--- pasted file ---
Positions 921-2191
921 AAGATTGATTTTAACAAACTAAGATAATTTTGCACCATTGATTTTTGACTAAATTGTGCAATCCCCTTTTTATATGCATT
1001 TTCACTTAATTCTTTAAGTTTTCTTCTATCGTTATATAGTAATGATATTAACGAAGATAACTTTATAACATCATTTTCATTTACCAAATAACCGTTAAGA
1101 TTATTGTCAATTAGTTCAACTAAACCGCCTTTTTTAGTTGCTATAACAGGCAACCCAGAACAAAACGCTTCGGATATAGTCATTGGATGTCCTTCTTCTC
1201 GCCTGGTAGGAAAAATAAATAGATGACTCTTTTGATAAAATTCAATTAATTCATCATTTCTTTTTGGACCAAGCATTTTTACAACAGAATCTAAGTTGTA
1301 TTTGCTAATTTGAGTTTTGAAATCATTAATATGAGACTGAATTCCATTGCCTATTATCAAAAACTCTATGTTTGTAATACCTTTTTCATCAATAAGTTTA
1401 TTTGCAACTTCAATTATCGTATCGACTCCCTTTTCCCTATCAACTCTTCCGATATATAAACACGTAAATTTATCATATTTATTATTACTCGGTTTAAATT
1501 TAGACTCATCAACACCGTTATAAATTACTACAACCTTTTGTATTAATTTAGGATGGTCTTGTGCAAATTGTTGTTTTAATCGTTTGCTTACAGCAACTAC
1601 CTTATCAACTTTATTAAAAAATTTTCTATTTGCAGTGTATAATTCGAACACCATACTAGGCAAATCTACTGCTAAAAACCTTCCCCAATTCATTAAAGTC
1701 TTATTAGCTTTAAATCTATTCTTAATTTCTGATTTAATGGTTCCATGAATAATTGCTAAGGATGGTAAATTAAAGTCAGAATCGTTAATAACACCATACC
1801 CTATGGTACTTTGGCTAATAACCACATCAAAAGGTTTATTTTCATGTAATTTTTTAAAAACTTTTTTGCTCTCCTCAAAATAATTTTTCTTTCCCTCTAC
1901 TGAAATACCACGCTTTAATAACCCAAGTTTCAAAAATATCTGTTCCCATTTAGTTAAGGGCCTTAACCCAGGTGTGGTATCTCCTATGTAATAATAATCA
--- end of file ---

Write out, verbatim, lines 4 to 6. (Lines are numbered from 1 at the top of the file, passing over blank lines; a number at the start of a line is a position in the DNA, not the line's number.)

1101 TTATTGTCAATTAGTTCAACTAAACCGCCTTTTTTAGTTGCTATAACAGGCAACCCAGAACAAAACGCTTCGGATATAGTCATTGGATGTCCTTCTTCTC
1201 GCCTGGTAGGAAAAATAAATAGATGACTCTTTTGATAAAATTCAATTAATTCATCATTTCTTTTTGGACCAAGCATTTTTACAACAGAATCTAAGTTGTA
1301 TTTGCTAATTTGAGTTTTGAAATCATTAATATGAGACTGAATTCCATTGCCTATTATCAAAAACTCTATGTTTGTAATACCTTTTTCATCAATAAGTTTA